If you have worked with EC2 user data, you’d have noticed a shortcoming in the approach –the inability to pass command-line arguments to the user data script at run time.
Let me explain why I believe that to be a problem. User data is a capability associated with an AWS EC2 instance as part of the provisioning process. Due to its nature, user data is an ideal candidate to carry the load of server provisioning steps like:
1. Installing 3rd party software.
2. Configuring permissions and access.
3. Installing and configuring windows features.
4. Installing endpoint agents, etc.
A few of these steps involve sharing secure credentials as part of authentication. Due to its inability to work with command-line arguments, the user data script requires that these credentials be provided inside the script. That means anyone who has access to the user data script in the EC2 instance also has access to the credentials.
That is not desirable, and there is a way around the problem -AWS System Manager parameter store.
Per AWS-Docs, -Parameter Store (is) a capability of AWS Systems Manager, (that) provides secure, hierarchical storage for configuration data management and secrets management. More information is available at AWS Systems Manager Parameter Store.
Hence, my thought process was to (i) store the sensitive credentials in the ssm-parameter store, (ii) associate an IAM role to the EC2 instance that had permission to read from the parameter store, (iii) pass the parameter store variable name to the AWS EC2 user data script to decrypt and (iv) add the capability in the user data script to read from the parameter store. That way, the sensitive credential could be passed to the user data script in the form of a variable without storing the variable’s value in plain text for anyone to access. Using Terraform, this approach involved four steps that I listed below. If you are interested, I have the code in my Github repo: add-ssm-parameter
Step 1: Create an ssm parameter store object for the sensitive value
I created an “AWS Systems manager parameter store” object named
/dev/SecureVariableOne and stored the sensitive value specified in
var.SecureVariableOne using Terraform. I then provided the value of this variable to Terraform using the
-var SecureVariableOne=ThisIsASecureValue flag in the
terraform plan step.
Note: You should not store the value of
SecureVariableOne in source control, and hence the value must be passed at run time or made available via some other secure process.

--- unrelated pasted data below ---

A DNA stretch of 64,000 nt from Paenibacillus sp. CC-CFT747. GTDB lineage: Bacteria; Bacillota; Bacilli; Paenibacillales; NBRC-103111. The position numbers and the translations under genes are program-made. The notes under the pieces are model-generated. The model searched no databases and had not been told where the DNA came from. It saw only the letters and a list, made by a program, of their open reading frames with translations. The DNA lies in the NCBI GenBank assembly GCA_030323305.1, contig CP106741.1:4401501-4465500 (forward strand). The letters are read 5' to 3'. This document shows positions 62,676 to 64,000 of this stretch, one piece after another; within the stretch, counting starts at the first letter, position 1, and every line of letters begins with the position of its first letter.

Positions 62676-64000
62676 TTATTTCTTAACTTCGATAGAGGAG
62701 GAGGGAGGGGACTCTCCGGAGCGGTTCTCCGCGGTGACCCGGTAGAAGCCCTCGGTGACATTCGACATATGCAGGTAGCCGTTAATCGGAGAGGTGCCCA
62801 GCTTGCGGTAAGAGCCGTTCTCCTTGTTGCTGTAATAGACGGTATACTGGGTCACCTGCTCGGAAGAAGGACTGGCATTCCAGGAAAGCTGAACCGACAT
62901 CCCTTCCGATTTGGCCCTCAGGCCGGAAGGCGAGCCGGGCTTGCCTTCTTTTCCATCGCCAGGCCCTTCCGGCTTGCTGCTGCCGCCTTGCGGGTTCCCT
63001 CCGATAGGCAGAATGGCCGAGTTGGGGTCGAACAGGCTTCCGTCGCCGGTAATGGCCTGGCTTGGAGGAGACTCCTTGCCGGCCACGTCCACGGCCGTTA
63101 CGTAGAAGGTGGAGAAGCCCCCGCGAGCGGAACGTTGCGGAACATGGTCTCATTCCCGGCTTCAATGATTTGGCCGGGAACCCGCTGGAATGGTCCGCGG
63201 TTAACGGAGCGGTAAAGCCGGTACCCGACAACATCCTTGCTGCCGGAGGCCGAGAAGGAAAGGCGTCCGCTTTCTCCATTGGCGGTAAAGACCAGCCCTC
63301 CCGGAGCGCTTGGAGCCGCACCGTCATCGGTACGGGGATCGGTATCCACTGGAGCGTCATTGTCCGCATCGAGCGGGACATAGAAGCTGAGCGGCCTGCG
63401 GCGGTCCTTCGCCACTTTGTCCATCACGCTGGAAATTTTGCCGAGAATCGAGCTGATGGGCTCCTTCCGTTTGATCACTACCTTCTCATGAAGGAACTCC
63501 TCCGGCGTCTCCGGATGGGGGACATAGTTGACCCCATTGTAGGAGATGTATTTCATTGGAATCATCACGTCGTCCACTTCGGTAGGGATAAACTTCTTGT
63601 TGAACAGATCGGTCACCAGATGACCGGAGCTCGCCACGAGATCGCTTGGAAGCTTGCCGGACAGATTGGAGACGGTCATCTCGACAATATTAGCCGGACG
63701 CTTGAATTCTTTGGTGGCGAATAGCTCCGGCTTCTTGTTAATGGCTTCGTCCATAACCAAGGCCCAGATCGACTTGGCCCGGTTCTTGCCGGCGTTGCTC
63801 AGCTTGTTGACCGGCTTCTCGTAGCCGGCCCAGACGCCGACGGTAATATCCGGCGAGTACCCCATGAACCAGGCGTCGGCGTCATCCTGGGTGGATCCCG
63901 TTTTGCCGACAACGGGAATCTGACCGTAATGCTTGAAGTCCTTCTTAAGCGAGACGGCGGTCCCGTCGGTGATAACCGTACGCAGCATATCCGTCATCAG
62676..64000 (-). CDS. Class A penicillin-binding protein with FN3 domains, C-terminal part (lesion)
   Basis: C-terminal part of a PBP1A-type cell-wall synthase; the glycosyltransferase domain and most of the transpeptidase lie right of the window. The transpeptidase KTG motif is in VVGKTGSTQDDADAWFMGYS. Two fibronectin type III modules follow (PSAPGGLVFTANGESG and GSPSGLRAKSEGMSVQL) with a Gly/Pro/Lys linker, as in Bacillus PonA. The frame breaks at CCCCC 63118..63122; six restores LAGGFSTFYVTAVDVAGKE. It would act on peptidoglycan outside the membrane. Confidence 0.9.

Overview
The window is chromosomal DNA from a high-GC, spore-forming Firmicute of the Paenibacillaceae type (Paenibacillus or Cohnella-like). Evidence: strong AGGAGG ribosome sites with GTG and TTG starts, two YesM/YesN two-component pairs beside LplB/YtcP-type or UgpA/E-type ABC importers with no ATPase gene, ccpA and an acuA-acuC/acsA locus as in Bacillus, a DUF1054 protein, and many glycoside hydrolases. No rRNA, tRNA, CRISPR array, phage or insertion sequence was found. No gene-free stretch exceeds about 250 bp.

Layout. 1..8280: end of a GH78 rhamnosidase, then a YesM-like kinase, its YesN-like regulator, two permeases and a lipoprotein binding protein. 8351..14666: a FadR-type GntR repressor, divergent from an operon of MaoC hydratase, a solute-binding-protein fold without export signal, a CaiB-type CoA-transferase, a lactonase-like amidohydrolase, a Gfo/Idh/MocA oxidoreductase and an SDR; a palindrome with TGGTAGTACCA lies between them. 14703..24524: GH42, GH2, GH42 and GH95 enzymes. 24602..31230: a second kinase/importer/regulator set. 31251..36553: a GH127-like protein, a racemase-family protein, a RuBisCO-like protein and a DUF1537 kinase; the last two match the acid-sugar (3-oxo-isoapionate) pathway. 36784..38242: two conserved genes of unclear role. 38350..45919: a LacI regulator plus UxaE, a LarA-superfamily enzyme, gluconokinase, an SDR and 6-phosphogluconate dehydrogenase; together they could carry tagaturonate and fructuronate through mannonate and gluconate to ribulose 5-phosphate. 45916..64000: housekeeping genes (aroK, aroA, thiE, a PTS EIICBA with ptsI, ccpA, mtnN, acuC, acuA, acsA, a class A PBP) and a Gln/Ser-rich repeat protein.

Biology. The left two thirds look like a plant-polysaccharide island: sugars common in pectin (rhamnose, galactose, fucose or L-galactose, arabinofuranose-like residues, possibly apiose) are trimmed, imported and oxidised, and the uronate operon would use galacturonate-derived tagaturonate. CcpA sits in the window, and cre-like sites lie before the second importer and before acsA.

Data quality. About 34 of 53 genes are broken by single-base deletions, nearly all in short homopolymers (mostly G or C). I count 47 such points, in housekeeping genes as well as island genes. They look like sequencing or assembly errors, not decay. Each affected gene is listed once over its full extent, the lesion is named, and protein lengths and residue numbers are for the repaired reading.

On the AWS console, I confirmed that a resource was created with the above specifications.
Step 2: Create an IAM role and associate the EC2 instance with appropriate permissions.
This step is quite exhaustive, and hence I created a separate note to describe that in detail. You may read about that at –attach IAM role to an AWS EC2 instance using Terraform. As an overview, the concept was -assign a set of permissions to an EC2 instance to carry out a specific set of activities. Hence I created an AWS IAM policy file with a set of permissions/rules and assigned it to an AWS IAM role, which was then associated with an IAM instance profile that was then assumed by an EC2 instance. The EC2 instance was then able to perform a set of actions listed in the AWS IAM policy file.
The IAM policy file had the below rule that allowed any entity (user or role) attached with it to
GetParameter on the parameter store specified in Resource, which was the same AWS SSM parameter store as specified in Step 1.
Note: If you are wondering the difference between
ssm:GetParameters please check this StackOverflow question getparameter-vs-getparameters.
Step 3: Pass the parameter store variable name to the AWS EC2 user data script to decrypt
I provided the name of the variable
aws_ssm_parameter.parameter_one.name in the
user_data block under
aws_instance. That variable is referred to as
$SecureVariable in the user data script. I have highlighted that in the below code block.
Step 4: Update user data script to read the value from the parameter store
Finally, I added the function call to the
ssm-parameter store variable via the
get-ssmparameter function in the user data script, as shown in the below block.
After applying these four steps, I triggered the
terraform plan and
terraform apply step. As noted earlier (under Step 1), I passed the value of the secure variable at run time via the command line. After the
terraform apply command, I logged into the EC2 instance and verified that the user data script was successful. Here is an image of the log file that the user data script created. As you can see, the logic correctly decrypted the value of the
ssm-parameter store via the user data script.
Moreover, the value of the
ssm-parameter store is not stored anywhere in plain text on the EC2 instance.
Note: I logged the value of the secure variable in the log file as an example to show the correct application of the use case. Ideally, secure variables should not be logged or stored in plain text.
Also, note that although the value of the secure variable is not stored anywhere on the EC2, anybody who can log into the instance can run the
get-ssmparameter function and decrypt the secure string. There are a few approaches to addressing that gap.
And that brings us to the end of this note. If you have any questions or suggestions, please do not hesitate to ask. If you are new to AWS EC2 user data, I have another note that you might find useful –working with AWS EC2 user data and Terraform.